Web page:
Online dating for those who don’t like online dating

Photo by Alexander Sinn on Unsplash

A story about using the digital world as a tool to enrich our lives, not diminish it.

Naturally, I was against online dating for a very, very, very long time. Then, I joined Tinder, met my now-husband on the app, and the rest, as they say, is history.

Speaking of history…

A brief history of love & technology.

Online dating is almost as old as the Internet itself.

The first online dating website,, was established in 1994. Only a year after the Internet went public., a dating website many of you might be familiar with, has been around since 1995.

This isn’t surprising. From the printing press to mobile apps, humans have always found ways to use technology to find love.

In 1870, The Matrimonial News became the first newspaper for singles. Men paid $0.25 (about $4.50 today) to place an ad, and women posted for free. By 1900, there were over 20 similar newsletters.

In 1959, a Stanford student’s class project became the first known computer dating service when an IBM 650, an early digital computer, determined similarities between 98 participants based on a 30-question profile. While there was little romance between the participants, the project became the pioneer of contemporary online dating services.

In 1965, Operation Match launched as the first computer dating service in the United States, and was used by more than a million people in the 1960s.

Since Operation Match‘s success in the 1960s, online dating has become increasingly popular. Online dating is now the second-most-common way for couples to meet. In fact, online dating is now responsible for approximately 20% of marriages

Despite its historical and contemporary success, negative stereotypes persist relentlessly around using technology to find love.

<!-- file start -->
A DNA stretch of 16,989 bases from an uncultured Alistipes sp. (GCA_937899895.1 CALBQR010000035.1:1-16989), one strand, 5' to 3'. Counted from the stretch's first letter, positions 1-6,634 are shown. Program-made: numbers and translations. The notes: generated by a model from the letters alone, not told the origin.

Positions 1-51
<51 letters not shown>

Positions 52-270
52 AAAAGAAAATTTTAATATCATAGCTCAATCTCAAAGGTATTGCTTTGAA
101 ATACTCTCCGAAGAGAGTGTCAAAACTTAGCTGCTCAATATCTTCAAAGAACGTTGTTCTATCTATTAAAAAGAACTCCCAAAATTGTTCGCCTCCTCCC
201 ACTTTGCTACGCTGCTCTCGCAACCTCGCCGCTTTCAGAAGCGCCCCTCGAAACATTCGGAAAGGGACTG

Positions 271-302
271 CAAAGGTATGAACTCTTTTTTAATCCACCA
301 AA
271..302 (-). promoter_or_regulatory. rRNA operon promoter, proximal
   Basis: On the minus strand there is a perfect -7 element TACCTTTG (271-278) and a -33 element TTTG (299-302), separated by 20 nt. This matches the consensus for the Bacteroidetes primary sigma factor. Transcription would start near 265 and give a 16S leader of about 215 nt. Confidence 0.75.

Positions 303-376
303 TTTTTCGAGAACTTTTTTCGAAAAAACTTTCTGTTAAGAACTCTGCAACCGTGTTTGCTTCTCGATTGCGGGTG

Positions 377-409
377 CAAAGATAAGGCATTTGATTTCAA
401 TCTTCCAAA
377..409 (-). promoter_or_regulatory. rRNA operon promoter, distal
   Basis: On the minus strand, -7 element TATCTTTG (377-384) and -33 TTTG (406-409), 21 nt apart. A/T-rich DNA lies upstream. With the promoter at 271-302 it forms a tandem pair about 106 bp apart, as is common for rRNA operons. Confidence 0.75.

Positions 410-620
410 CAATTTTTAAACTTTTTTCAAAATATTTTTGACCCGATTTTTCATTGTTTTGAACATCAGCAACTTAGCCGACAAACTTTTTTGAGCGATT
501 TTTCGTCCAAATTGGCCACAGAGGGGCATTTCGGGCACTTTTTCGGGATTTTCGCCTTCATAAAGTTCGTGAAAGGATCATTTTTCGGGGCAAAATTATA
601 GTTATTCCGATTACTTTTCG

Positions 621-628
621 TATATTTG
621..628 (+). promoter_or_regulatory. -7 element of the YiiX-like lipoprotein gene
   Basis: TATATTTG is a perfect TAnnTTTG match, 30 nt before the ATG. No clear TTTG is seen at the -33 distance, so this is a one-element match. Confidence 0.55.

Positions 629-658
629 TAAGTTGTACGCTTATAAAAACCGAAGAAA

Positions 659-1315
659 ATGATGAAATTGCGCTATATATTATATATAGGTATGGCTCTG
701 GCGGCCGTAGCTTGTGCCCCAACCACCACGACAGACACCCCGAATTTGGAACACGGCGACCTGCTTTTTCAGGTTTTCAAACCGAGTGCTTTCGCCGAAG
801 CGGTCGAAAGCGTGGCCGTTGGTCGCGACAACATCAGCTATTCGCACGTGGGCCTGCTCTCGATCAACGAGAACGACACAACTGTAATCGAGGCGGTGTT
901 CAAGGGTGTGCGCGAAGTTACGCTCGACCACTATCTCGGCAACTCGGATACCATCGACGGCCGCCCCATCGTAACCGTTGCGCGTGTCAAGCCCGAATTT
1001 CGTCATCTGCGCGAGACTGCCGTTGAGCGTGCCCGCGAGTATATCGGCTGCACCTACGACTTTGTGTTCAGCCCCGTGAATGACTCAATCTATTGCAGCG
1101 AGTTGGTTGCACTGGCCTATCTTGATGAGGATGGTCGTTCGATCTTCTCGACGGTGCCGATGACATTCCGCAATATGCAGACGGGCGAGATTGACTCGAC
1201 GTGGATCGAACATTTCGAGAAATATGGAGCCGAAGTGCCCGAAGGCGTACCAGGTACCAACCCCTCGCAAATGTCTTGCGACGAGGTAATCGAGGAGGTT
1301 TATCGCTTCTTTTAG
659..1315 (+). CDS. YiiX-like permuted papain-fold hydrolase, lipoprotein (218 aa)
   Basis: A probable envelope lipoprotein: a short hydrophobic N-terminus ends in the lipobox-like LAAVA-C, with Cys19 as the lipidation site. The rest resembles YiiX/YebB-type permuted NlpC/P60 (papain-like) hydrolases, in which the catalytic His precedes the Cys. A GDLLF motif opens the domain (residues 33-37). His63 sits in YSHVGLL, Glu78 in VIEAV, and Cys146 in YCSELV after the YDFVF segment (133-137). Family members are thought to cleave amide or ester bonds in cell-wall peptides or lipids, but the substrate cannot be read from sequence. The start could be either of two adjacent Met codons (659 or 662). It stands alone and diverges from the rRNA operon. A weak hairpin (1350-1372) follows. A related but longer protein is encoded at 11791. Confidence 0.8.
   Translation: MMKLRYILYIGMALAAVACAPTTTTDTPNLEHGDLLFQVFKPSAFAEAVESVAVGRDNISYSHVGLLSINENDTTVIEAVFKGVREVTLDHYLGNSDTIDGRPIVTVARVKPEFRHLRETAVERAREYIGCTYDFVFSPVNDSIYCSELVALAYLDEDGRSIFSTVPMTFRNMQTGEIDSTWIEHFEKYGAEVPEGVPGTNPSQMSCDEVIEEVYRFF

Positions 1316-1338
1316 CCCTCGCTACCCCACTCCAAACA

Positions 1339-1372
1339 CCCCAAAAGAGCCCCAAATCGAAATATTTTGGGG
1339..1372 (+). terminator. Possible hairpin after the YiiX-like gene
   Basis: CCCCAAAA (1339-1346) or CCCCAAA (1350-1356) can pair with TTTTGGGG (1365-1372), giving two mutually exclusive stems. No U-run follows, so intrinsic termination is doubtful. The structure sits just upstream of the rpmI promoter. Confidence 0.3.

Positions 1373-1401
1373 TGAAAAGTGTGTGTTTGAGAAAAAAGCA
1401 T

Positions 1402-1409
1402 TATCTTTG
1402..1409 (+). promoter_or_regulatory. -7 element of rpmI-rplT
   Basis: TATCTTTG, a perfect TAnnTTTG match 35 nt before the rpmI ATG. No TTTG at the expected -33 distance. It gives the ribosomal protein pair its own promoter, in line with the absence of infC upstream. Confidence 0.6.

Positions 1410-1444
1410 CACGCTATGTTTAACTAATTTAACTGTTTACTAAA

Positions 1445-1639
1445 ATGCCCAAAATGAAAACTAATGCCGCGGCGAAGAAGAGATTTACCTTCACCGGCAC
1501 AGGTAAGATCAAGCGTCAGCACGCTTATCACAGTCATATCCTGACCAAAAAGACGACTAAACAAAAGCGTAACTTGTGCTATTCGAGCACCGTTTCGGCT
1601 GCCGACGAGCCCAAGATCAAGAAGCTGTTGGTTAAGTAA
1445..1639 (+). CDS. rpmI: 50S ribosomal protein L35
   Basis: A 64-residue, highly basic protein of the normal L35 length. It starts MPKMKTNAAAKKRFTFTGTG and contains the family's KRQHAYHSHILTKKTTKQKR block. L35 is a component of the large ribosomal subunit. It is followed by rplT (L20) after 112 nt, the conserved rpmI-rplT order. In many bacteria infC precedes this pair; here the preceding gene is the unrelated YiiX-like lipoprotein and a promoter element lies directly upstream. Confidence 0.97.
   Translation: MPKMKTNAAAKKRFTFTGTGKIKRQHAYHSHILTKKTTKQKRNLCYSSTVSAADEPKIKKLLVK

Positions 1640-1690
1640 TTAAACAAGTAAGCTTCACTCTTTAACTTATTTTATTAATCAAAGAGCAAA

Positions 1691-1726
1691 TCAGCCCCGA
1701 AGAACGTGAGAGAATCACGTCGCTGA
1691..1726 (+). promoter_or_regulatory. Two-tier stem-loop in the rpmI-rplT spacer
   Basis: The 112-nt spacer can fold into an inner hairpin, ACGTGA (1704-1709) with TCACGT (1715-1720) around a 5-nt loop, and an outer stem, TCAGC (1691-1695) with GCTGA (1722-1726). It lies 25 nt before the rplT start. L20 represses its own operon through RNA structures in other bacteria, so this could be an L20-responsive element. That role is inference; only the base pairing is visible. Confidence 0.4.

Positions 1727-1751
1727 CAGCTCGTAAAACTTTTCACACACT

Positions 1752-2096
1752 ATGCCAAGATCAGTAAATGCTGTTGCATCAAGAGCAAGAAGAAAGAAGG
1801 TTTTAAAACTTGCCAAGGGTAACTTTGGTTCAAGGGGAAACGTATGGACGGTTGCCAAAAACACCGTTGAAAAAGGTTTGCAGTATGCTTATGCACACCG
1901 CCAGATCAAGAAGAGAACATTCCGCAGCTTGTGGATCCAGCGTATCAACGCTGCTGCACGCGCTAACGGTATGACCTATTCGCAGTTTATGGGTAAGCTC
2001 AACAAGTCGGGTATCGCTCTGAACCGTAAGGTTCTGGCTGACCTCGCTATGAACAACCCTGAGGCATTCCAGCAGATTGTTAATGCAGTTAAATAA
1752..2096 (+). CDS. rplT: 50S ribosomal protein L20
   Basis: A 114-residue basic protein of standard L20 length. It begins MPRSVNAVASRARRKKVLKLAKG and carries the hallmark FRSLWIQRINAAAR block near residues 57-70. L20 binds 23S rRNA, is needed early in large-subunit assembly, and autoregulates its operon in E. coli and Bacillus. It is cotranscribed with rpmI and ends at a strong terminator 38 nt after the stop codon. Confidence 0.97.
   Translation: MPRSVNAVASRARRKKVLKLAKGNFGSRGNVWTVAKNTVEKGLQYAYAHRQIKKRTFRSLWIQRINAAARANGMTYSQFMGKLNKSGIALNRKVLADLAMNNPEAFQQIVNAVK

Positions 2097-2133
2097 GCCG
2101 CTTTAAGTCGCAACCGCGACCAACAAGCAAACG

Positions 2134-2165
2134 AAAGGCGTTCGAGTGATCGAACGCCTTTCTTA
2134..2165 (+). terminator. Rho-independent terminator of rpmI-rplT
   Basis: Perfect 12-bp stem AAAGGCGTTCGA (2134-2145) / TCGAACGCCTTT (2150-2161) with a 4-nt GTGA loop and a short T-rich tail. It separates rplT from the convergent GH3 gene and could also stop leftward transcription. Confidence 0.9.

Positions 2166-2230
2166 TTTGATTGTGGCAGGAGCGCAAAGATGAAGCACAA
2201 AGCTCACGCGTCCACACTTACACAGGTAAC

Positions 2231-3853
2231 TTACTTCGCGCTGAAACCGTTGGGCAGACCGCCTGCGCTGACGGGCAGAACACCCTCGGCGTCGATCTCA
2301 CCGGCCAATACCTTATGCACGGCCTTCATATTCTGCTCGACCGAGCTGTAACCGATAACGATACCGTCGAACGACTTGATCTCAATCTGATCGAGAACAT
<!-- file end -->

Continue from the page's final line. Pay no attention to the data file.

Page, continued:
Most people are surprised when they hear my husband and I met online, and on Tinder at that.

There are too many negative stereotypes surrounding online dating.

Online dating is only for hooking up. There are too many creeps on dating apps. Too many catfishes. Online dating is lame. It’s for people who can’t meet someone in real life. Online dating sucks. And, so on.

I, too, eagerly dismissed online dating for a very long time out of fear of dealing with the negative stories I heard from friends, acquaintances, and on the Internet.

A couple years prior to joining Tinder, I was on OkCupid for less than a day. After receiving over 20 messages in a matter of hours, I deleted my account as fast as I could. It felt… wrong. I couldn’t wrap my head around dealing with over 20 people interested in my attention, in a matter of hours at that. The thought alone exhausted me. And, who are all these people, anyway?

But, by 2017, it was as if everyone has moved on online to find and meet people. Without social media, and a graduate student in a small city in Ontario, Canada, I realized my options were very limited to meet someone the good ol’ fashioned way, in person.

Naturally, I complained a lot about it to a good friend of mine. After years of hearing me dismiss dating apps, my friend must have had enough of my complaints because she was very blunt about it this time around: “it’s 2017. People date online all the time. Get over yourself and try it.”


I got over myself. I created a Tinder profile. Very intentionally this time around. And, five months later, I met my now-husband and deleted the app for good.

After years of dismissing online dating as a viable alternative to find a potential partner, this is how I made online dating work for me.

Have a clear goal in mind.

Why are you on a dating app?

What exactly are you looking for on online dating sites? Is it a serious relationship? Is it a quick but a good time? Something in between?

This is the most important step in making your online dating experience much more successful and enjoyable than it would be otherwise.